April 20, 2016
It has been well reported that Saturday (23rd April) marks the 400th anniversary of the death of one of Britain’s most famous literary geniuses, William Shakespeare. The reasons for his enduring popularity are clear, as the website Shakespeare Online points out, if you cannot find words to express how you feel about love or music or growing older, Shakespeare can speak for you. What is somewhat less known is that Shakespeare is credited with coining over 1700 words that are now in use in English, generally through changing nouns into verbs and verbs into adjectives, connecting existing words and, in some cases, coming up with wholly new creations. To mark the occasion, the Association of Accounting Technicians (AAT) has selected five words that the playwright brought into our language which are heard up and down businesses throughout the UK on a daily basis.
- Compromise (first found in The Merchant of Venice, Act 1, Scene 3)
First uttered by Shylock who declared “mark what Jacob did when Laban and himself were compromised”, there are few businesses – from start-ups right through to multinationals arranging major deals – that can make many decisions without some degree of compromise being reached. This leads on to…:
- Negotiate (Much Ado about Nothing, Act 2, Scene 1)
Derived from the Latin negotium – literally meaning ‘business’, neg standing for ‘not’ and otium meaning ‘leisure’ – Shakespeare moved the word into its current meaning of ‘done in the course of business’ through the character of Claudio, when saying “Let every eye negotiate for itself and trust no agent”. Now, of course, almost every aspect of business involves some degree of negotiation skills.
- Advertising (Measure for Measure, Act 5, Scene 1)
Few businesses will get very far without making some investment into advertising, and Duke Vincento recognises its power at an early stage, suggesting to Isabella “Your friar is now your prince: as I was then advertising and holy to your business.” Little could the Duke have realised that advertising – both holy and unholy – is now worth an estimated £420 billion worldwide¹.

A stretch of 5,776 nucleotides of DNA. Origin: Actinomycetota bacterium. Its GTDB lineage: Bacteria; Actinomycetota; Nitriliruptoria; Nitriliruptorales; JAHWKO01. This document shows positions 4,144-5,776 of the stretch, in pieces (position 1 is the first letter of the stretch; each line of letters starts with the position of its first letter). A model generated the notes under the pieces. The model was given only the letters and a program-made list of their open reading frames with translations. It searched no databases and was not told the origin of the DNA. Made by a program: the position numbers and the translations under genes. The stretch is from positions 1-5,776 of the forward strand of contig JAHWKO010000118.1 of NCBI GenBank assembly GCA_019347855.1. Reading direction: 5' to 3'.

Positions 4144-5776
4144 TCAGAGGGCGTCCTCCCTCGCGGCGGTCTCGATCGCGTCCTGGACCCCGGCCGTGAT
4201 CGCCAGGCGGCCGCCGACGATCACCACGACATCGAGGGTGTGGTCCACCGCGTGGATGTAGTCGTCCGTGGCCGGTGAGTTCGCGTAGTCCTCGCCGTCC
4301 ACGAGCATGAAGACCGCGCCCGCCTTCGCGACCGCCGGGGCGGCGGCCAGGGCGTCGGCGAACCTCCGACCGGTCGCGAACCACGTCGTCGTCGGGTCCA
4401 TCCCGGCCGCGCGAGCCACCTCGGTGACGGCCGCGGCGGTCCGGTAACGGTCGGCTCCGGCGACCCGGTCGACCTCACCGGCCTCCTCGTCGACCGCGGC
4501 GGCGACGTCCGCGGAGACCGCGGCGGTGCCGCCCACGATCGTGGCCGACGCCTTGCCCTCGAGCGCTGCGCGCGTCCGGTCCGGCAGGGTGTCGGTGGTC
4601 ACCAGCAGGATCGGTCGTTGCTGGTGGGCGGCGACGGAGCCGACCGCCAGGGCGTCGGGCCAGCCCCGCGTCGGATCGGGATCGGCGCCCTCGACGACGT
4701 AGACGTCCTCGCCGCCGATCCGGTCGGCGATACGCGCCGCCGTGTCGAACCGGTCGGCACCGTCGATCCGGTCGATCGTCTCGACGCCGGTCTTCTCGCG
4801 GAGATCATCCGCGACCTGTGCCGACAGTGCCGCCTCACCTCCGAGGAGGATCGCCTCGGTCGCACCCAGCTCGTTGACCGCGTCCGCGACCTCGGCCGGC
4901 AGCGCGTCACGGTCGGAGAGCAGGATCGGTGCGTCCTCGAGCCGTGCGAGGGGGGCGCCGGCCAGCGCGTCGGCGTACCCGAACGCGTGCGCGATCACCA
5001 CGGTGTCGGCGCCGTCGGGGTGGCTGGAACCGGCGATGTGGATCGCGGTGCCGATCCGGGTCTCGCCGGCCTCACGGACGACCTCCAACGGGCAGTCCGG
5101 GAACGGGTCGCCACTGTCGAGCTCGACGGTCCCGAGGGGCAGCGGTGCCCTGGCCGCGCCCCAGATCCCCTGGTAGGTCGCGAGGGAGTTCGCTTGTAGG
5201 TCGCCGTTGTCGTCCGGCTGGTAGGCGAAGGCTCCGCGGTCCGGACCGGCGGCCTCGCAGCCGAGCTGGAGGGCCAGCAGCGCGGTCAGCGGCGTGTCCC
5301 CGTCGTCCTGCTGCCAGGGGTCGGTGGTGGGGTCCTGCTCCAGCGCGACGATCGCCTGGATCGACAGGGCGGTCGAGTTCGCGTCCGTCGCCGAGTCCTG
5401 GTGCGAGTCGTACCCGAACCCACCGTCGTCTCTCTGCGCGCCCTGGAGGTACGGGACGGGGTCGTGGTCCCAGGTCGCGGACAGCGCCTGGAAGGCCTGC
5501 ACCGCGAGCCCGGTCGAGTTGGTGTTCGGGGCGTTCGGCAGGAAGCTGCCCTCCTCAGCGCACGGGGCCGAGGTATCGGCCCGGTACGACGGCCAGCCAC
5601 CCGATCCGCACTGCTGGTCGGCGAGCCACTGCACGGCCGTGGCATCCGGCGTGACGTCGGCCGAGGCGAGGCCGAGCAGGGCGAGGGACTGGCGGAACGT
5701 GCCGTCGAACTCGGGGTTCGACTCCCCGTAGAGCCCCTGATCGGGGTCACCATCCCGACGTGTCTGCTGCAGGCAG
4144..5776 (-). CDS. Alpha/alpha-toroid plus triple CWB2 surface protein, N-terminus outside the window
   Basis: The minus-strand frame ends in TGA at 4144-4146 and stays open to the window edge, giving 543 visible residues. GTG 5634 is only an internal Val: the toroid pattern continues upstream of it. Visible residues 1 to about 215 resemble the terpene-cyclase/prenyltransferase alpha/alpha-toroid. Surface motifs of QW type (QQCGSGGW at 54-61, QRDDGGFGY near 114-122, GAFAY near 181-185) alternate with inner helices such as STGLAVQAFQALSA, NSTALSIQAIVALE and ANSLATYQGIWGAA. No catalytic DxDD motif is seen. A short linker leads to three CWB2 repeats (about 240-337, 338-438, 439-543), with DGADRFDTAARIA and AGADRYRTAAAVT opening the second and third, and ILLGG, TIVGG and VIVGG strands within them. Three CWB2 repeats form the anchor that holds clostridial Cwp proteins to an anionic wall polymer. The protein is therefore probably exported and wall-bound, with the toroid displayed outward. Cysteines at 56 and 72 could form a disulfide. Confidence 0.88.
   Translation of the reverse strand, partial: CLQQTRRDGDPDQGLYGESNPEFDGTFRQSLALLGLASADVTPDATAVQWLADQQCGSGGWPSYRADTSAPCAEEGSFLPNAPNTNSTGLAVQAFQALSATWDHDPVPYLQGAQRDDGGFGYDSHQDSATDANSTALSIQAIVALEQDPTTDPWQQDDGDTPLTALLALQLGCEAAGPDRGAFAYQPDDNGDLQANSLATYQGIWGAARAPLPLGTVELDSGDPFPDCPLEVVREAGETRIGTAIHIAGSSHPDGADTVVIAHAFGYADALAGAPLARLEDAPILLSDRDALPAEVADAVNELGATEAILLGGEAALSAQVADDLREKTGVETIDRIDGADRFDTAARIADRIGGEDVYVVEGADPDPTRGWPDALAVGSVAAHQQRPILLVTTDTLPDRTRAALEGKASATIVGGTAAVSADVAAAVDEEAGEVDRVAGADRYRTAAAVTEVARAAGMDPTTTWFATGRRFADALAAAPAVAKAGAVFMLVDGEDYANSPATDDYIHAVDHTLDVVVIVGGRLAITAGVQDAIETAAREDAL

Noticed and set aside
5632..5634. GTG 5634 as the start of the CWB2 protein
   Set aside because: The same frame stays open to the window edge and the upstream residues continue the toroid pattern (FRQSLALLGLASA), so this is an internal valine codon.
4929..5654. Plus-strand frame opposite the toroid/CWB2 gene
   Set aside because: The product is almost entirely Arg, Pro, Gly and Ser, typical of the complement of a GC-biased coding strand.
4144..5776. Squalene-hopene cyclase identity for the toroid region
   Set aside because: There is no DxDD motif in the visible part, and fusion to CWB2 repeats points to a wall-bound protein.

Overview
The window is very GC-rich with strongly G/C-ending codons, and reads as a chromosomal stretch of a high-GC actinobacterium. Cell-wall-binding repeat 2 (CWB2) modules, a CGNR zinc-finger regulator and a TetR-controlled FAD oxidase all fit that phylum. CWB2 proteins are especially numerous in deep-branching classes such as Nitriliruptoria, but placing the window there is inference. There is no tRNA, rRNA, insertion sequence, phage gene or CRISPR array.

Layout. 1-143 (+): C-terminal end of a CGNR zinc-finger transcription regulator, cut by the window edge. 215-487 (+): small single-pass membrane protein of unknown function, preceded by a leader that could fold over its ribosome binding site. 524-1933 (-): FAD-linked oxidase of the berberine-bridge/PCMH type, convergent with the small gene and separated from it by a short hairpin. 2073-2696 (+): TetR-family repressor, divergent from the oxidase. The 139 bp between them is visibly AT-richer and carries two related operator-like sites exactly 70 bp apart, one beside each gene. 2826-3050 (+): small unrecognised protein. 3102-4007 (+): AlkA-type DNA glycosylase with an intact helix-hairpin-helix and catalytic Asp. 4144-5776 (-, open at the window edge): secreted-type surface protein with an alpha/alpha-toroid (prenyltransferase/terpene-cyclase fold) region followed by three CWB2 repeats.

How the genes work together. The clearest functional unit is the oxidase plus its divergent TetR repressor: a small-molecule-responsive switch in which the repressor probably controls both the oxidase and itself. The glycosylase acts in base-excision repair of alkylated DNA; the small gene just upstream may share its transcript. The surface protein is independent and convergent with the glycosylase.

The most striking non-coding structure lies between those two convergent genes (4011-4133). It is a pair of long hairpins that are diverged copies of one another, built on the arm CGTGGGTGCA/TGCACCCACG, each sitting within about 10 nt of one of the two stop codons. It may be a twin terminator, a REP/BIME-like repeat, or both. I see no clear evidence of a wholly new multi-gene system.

- Champion (Macbeth, Act 3 Scene 1)
Businesses seek to be champions in their own field while many encourage employees to take on championing roles – be that to support local communities, charities or even their fellow workers. But ‘champion’ began life in a much more sinister fashion. Macbeth himself calls upon fate to “champion me to the utterance!” essentially asking death to be his champion against Banquo, who is murdered before the scene ends.
- Marketable (As you Like It, Act 1, Scene 2)
This first appeared during a conversation between Rosalind and Celia, with the latter responding to Rosalind’s concern that “We shall be news-crammed” with the retort “All the better, we shall be the more marketable.” Now the word stands for the idea to make a business successfully generate revenue.
Source for words used in this article: Shakespeare Online.
Mark Farrar is CEO of AAT (Association of Accounting Technicians) – the UK’s leading qualification and professional body for vocational accountants, with over 130,000 members around the world. They offer a range of qualifications that are open to all regardless of previous qualifications or age, with students encompassing a wide range from school and college leavers undertaking apprenticeships, to older people hoping to change their career or learn the skills to run their own business.
For more information visit www.aat.org.uk